World Cup 2014: Hodgson Has Lowered Expectations Too Far for England

Nick MillerFeatured ColumnistJune 25, 2014

England's manager Roy Hodgson looks on before the group D World Cup soccer match between Costa Rica and England at the Mineirao Stadium in Belo Horizonte, Brazil, Tuesday, June 24, 2014. (AP Photo/Matt Dunham)
Matt Dunham/Associated Press

And so, England exit the 2014 World Cup not with a bang, not with a crash of incompetence, not even really with a whimper because that would at least imply some sort of emotion, but rather with a sort of shrug.

A 0-0 draw against Costa Rica was perhaps the most fitting way for England to bow out, having played reasonably well but failed to deliver the results that would extend their stay in Brazil.

Jon Super/Associated Press

There are flaws in this England team which are relatively obvious, and while the reaction of some sections of the press has been perhaps predictably over the top (just one example being the Sun describing FA chief Greg Dyke reading a book called Death In Brazil as a 'gaffe' and a 'PR disaster'), the sense remains that the England football team just isn't something to get terribly excited about anymore.

Roy Hodgson's job is secure, having received assurances that he will be in charge beyond this summer, and if for no other reason than there isn't an obvious alternative to him, it seems fair enough that he shall stay in place.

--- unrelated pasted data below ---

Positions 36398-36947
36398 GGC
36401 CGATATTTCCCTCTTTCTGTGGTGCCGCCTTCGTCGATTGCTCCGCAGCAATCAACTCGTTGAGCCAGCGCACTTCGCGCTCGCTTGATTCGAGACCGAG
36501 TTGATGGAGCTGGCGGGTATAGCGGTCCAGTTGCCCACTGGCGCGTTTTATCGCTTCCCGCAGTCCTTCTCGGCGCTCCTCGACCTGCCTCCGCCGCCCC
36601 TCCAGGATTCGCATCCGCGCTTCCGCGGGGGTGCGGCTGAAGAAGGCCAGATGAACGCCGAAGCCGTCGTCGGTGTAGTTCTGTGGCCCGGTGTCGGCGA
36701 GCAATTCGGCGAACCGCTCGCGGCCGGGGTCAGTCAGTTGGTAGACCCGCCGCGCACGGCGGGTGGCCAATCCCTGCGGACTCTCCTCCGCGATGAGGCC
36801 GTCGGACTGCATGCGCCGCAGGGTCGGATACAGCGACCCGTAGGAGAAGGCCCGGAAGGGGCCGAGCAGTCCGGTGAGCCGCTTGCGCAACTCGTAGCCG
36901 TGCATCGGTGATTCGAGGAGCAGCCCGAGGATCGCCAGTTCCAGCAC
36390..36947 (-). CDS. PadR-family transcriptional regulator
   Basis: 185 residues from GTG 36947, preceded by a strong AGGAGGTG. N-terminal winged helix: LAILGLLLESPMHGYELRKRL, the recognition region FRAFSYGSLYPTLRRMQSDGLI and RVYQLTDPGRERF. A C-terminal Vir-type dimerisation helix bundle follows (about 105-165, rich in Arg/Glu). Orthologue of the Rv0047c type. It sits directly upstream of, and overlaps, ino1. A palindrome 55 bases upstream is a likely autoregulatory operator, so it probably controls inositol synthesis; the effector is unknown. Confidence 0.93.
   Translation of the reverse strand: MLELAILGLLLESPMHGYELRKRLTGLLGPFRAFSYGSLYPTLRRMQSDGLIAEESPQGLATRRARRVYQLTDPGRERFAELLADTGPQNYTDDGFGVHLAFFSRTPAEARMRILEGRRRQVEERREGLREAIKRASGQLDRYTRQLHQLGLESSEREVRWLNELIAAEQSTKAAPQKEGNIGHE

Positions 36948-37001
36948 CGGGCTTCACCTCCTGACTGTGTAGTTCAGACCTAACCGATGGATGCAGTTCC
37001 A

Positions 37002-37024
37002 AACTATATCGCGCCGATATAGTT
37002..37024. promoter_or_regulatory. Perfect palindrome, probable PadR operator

However, Hodgson is perhaps lucky that Luis Suarez's latest antics have taken attention away from perhaps not his team's performance, but his comments after the game.

Hodgson said, as quoted by Sky

I thought we were unlucky not to win this game, but I’m pleased to have given the fans something to cheer...

We restricted a team that has beaten Italy and Uruguay and topped the group and restricted them to almost no chances.

I thought we dominated in midfield, we outplayed them in that area, we created chances, and the only thing didn’t do unfortunately was to take them, and that’s a great disappointment.

Hodgson seems like a positive character, and in general there is little wrong with looking for the positives in a bad situation, but his comments smacked of a man who has made lowering expectations an art-form.

While English fans are generally more realistic about their team's chances these days, and few held even the remotest hope that they would win the World Cup in Brazil, surely they can expect something better than being happy with a 0-0 draw against Costa Rica?

And not just Costa Rica. This was a Costa Rica side who had nothing to play for, their place in the second phase already secured, and who were essentially going through the motions as they waited to see whom they would play next.

Jon Super/Associated Press

Of course, they have surprised everyone at the World Cup, defeating both Italy and Uruguay to take top spot in a group in which they were the designated whipping boys, but they are still a limited side. Even with the changes made by Hodgson, England should have had the talent and nous to beat them.

It is surely not the view of an entitled fan to think that a 0-0 draw against the team ranked 28 in the world before the tournament (England were 10th) is not 'something to cheer'?

If Hodgson's plan is to lower expectations so much that even the smallest success is worth celebrating, then he is doing well, but for how much longer will England fans accept this lowering of the bar?